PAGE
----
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I deeply love animals, and celebrate my vegan lifestyle. I embrace nourishment without cruelty. I feel connected to earth by my daily choices.
I like this about what Thich Nhat Hanh says and writes: the connection of the food we eat with all life on earth. Or drinking tea for example: he meditates on the cycle of water from clouds to rain to the cup and then the steam is the clouds going up or something like that. I sometimes notice those connections when I eat and drink. That’s how I honour it
By always looking for ways to share my food with others.
A practice that I like, which I have borrowed from Buddhism, is mindful eating. When eating, be aware of the texture of the food, as well as its taste, and savor every bite. This is a practice I learned from the Engaged Buddhist practitioner, Thich Nhat Hanh.
Yes. Just saw this after writing something similar!
Well, considering the fact that food is one of my most cherished parts of life, I would want to honor it greatly. Before each bite, I need to be thankful for the wonderful food and nutrition that I am so blessed to enjoy. I need to thank my food. Also, by thanking my food, it will help heal my relationship with it.
Giving thanks before each meal. Not being wasteful with food by buying more than can be prepared or putting more on my plate than I need. This topic reminded me of the admonishment as a child to remember that there are others who are hungry. Planting and tending a garden creates gratitude for all the hands that work to bring food to my table.
-maintain a vegetable garden
-buy vegetables at local farmers market & meat from local butcher shop whenever possible.
-cook meals from scratch instead of buying pre-prepared foods.
-re-purpose all left-overs
-choose a new in-season fruit or vegetable to cook with each week (this past week for me was radishes- next week is pears.
I have been eating both radishes and pears lately, too, Lauryn. It is lovely to experience the seasons of food, isn’t it? 🙂
By considering the need for justice around who has access to land, and who works to tend to the land. In Canada so much of our food is grown by migrant workers, who are working in difficult conditions without a path forward. It is hard, essential work, and we depend on these people. To honor this I could look at ways to take action on this issue. Soulfire farm also has a good template of actions for people to take: https://greenhorns.org/wp-content/uploads/2020/06/Soul-Fire-Farm-Action-Steps-Policy-Platform-for-Food-Sovereignty.pdf
Lovely Han! You can see them featured as one of our Grateful Changemakers here https://gratefulness.org/grateful-changemakers/soul-fire-farm/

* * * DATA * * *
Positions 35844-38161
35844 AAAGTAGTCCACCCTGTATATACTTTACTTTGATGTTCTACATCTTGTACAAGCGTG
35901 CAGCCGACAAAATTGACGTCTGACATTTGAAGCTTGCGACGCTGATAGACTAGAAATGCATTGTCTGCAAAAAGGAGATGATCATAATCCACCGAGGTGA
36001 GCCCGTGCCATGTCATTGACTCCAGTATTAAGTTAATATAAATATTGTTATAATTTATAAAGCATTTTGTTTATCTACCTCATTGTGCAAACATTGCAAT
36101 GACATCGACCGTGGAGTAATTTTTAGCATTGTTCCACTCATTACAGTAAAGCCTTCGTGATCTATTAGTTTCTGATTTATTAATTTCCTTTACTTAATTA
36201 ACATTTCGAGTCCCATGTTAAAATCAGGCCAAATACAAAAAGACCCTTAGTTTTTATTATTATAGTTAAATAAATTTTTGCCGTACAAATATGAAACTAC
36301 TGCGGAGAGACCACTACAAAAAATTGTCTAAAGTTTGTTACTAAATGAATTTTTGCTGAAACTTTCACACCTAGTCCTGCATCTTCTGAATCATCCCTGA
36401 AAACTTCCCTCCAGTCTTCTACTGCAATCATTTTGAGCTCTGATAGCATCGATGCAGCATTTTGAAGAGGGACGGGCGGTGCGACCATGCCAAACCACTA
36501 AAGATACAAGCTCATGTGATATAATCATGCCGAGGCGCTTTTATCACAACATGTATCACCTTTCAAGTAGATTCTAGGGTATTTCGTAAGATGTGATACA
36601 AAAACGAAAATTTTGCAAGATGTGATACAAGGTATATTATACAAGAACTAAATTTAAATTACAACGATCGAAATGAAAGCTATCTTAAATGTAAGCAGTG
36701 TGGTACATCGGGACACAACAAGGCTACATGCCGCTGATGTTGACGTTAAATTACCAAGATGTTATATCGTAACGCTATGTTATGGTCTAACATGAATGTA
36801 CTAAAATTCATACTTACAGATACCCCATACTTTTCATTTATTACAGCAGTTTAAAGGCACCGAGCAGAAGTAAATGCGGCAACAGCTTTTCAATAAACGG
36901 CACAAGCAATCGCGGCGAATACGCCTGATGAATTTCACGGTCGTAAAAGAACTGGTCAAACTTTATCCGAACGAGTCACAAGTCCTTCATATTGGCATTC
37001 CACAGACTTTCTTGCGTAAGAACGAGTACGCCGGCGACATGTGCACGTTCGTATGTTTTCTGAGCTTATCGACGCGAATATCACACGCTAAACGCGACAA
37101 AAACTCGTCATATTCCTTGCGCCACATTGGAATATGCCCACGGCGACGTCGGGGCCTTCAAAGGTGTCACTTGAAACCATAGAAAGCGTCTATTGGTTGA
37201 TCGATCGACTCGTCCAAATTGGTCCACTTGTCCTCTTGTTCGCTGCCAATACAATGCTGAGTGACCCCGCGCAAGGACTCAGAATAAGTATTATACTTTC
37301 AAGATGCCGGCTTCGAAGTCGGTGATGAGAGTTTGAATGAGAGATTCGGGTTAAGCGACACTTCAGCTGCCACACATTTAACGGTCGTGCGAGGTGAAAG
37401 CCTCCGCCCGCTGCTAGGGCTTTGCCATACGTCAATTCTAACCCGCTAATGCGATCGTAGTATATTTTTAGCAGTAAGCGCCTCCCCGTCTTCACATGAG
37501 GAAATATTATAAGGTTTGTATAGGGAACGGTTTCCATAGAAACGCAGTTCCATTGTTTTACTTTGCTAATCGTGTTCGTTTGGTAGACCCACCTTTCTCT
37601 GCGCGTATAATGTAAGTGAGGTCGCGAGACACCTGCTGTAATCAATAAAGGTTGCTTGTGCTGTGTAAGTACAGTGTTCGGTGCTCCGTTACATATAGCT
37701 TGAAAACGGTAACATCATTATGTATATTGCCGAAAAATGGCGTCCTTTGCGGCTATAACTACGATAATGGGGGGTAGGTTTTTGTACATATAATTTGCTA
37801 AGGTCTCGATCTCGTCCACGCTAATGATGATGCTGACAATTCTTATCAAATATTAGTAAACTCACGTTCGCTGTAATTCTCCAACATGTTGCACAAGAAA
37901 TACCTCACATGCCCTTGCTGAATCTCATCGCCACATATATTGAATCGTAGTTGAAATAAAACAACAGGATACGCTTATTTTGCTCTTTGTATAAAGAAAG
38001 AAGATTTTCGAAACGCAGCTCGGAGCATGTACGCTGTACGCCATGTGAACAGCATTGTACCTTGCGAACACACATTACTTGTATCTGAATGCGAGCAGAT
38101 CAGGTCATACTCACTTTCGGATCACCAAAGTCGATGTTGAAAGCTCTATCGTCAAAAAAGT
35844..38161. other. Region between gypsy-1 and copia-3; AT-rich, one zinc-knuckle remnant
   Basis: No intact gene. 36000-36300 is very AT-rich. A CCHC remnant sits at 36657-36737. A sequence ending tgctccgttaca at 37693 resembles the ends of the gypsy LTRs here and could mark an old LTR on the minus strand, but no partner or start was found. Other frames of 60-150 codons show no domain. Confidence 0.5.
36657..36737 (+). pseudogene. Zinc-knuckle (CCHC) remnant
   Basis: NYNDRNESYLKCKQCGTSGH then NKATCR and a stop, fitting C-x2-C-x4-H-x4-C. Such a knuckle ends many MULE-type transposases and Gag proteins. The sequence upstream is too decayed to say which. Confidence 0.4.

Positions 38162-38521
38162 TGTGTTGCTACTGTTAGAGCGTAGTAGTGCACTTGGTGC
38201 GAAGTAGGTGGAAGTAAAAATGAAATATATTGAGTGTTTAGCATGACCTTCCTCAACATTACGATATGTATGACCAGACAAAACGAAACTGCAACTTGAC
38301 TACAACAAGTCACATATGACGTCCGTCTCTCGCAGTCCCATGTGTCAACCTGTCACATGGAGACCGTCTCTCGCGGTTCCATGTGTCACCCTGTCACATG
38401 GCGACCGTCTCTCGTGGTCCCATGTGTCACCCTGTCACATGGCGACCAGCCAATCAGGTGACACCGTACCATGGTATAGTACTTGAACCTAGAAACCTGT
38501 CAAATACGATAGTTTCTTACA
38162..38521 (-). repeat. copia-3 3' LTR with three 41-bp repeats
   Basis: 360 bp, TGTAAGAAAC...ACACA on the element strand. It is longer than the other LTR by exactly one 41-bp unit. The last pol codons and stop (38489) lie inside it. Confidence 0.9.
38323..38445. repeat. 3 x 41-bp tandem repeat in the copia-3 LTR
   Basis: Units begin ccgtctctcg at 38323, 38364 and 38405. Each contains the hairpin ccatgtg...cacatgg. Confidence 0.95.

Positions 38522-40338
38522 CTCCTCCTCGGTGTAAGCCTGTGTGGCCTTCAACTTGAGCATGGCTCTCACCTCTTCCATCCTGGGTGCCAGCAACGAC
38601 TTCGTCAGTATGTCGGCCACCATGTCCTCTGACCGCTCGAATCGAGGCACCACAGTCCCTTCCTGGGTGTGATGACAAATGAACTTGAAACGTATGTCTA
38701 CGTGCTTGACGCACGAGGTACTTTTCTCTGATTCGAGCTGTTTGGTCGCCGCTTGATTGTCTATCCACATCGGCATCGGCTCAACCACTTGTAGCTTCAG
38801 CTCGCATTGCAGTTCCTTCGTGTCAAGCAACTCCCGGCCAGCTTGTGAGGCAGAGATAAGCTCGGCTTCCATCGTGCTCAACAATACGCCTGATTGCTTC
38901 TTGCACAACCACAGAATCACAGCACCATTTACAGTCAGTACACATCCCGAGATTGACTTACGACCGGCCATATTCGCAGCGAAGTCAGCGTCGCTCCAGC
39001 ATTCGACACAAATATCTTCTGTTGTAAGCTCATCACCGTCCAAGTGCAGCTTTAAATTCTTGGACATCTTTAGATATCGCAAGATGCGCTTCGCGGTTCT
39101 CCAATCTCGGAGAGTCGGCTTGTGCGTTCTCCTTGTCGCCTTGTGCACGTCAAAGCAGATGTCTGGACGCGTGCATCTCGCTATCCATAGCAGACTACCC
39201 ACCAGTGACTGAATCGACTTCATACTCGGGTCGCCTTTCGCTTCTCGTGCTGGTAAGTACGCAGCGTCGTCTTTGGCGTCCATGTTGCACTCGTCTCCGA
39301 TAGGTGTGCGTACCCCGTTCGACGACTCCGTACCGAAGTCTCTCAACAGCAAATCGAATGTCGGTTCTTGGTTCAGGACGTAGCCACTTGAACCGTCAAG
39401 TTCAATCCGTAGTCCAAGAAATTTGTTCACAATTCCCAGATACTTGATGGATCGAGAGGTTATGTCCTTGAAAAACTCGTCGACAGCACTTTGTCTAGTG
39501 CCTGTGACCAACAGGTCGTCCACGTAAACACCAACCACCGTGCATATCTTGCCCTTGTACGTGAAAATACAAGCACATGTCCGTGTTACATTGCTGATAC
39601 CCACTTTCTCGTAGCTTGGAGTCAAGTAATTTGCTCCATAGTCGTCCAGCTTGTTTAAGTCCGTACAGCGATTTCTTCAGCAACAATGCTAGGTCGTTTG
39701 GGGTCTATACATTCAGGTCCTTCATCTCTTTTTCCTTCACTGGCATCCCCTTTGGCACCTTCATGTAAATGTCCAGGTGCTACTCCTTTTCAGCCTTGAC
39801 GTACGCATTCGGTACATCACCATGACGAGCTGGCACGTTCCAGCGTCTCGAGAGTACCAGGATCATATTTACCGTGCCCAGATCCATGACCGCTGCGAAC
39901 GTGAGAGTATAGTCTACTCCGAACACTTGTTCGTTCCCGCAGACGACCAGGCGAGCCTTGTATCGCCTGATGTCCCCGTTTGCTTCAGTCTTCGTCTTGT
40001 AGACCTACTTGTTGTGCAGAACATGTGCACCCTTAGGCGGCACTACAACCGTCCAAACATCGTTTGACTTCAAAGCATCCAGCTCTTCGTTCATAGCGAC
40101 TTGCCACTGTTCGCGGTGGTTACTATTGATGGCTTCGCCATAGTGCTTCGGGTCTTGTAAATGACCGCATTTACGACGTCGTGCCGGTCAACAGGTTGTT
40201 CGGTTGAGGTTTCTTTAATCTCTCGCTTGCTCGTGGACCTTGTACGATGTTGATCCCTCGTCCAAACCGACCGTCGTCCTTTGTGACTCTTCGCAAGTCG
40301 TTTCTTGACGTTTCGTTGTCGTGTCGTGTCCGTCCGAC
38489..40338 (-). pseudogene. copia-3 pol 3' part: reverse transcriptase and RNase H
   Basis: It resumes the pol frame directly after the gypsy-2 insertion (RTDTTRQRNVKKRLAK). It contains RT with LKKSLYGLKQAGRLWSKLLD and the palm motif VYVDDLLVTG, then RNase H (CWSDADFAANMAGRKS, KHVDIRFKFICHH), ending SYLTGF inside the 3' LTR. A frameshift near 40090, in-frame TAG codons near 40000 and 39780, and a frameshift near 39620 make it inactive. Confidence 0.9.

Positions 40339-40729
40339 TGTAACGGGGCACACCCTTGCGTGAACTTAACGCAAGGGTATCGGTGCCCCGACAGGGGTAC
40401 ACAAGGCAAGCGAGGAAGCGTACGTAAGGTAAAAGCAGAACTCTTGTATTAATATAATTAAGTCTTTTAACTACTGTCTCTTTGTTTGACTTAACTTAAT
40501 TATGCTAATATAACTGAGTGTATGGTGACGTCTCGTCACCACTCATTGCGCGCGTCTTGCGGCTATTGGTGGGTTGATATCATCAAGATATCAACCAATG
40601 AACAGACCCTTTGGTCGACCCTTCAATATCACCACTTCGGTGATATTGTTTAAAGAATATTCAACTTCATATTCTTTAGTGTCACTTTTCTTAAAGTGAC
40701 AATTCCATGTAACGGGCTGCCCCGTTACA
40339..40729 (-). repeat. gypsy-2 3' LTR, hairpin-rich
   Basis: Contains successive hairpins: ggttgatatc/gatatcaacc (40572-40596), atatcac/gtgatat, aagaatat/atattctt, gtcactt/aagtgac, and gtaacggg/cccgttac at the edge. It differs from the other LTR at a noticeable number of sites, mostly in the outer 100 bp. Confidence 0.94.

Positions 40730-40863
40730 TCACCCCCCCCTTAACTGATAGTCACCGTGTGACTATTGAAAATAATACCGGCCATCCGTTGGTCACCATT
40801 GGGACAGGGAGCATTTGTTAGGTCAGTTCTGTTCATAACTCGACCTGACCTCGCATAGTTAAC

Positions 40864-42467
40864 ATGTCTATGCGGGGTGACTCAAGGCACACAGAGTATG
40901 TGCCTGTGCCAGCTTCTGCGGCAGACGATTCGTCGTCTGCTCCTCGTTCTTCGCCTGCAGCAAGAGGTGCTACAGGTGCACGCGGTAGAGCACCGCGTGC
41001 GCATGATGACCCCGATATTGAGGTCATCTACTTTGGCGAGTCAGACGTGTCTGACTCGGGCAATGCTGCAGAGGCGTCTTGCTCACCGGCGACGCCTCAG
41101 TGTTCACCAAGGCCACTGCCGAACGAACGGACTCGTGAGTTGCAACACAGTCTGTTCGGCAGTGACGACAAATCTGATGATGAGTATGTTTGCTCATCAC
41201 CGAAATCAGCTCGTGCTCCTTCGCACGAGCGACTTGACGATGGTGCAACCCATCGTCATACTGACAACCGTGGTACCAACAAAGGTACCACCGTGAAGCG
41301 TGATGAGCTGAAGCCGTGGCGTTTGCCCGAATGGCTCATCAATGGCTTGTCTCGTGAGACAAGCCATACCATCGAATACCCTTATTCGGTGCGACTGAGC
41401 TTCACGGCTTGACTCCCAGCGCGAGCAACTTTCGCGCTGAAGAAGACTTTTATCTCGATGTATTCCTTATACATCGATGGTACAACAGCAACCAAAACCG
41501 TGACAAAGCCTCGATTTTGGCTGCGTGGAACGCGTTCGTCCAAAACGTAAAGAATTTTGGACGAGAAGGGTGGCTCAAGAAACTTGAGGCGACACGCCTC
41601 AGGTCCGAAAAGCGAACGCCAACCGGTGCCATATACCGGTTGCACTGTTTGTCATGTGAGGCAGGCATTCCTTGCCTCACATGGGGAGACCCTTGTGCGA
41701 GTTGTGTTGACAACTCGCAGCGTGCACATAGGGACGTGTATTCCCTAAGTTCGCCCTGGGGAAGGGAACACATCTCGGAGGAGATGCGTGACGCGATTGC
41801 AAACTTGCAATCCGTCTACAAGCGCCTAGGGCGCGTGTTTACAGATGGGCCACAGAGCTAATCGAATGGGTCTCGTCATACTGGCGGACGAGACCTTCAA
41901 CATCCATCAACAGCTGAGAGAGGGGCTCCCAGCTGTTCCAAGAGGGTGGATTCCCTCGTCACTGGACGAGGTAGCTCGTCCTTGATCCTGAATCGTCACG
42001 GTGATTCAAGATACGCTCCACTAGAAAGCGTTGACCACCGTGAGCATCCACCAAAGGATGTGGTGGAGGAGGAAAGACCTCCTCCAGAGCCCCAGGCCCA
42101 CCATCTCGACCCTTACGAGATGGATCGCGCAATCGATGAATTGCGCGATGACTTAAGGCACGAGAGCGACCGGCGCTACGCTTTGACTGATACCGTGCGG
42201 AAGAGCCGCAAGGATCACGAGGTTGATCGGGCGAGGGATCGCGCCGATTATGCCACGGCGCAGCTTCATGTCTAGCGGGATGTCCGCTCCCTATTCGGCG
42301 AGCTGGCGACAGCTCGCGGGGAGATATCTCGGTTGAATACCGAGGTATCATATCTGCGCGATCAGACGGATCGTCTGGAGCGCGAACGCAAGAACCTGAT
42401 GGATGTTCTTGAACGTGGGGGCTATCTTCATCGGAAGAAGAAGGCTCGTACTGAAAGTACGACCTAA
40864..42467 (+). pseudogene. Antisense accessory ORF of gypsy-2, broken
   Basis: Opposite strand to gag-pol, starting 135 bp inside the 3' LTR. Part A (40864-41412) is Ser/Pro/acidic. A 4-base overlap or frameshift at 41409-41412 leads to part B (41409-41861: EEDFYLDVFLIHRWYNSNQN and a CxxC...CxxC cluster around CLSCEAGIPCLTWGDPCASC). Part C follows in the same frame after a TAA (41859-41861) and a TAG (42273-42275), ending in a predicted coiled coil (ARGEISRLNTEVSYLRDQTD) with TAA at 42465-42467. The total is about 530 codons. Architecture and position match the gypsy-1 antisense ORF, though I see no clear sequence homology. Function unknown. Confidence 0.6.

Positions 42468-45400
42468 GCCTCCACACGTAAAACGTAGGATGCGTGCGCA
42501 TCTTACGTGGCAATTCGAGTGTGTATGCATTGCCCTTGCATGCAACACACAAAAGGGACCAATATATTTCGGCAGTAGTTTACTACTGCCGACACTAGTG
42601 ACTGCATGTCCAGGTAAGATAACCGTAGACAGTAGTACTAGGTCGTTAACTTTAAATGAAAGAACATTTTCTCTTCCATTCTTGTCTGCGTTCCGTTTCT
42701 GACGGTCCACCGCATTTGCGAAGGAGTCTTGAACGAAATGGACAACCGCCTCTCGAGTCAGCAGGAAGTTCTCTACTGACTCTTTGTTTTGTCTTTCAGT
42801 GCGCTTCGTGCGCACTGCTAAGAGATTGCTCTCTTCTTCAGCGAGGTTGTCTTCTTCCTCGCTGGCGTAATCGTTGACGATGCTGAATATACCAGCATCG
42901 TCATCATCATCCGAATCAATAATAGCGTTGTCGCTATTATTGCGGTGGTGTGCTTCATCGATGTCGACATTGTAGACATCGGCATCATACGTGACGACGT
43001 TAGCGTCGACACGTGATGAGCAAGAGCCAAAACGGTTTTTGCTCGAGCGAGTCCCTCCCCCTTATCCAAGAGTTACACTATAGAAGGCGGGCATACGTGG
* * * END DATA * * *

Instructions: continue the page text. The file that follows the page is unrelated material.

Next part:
Bring mindfulness and reverence to its growth, preparation and consumption. I remain in awe as to the daily miracle of how a piece of fruit can emerge from what many would regard as filth (soil manure, compost) transform from a flower on a tree and emerge, then when eaten, transform again into a human being. Zouza!
I think that prudence and to remember not to overindulge. Don’t be wasteful.
For some strange reason, I feel compelled to buy single bananas or pairs of bananas that are a bit ‘worse for the wear’ – not terrible bananas but not the best. I don’t really care about helping the supermarket in that way. What came to mind was that the bananas deserved to be eaten. Strange. My bro thought it was about preventing food waste, but it doesn’t actually feel like that.
I love this Mica! I have felt badly for those bananas before… your reply is so endearing and I am now inspired by you to do the same. Do you know about Misfits Market? https://www.misfitsmarket.com/
Interesting, Serafina, thanks – I have a whole box from Costco of the fig bars in the photo on their website. I’ve wondered if the big batch of ginger candies I bought on Amazon were rejects, because each candy is stuck in the end of the wrapper.
I think it is Charlie Brown’s Christmas Tree Syndrome!
No, I don’t really. Really I think it is a wonderful gesture of valuing food and knowing when you have “enough.” 🙂💗
You are an example, Mica. Thank you.
Thank you, Holly – I’ll check out Charlie Brown and his Christmas tree!
I can take more time eating to actually appreciate and honor the food. I can be mindful of my eating habits and of course be grateful for the pathway it took to get to me and how it nourishes and fuels my body to be of greater service to the world.
Take time when I am eating to remember how the food came to my plate – from the earth, to the farmers, to the transportation, to the grocers….I am grateful for a whole supply chain that I take for granted daily.
I am reminded of this earth connection when I shop at the local outdoor farmers markets here in town.
I take pleasure in I returning my coffee grounds to the garden every morning, before making a fresh pot.
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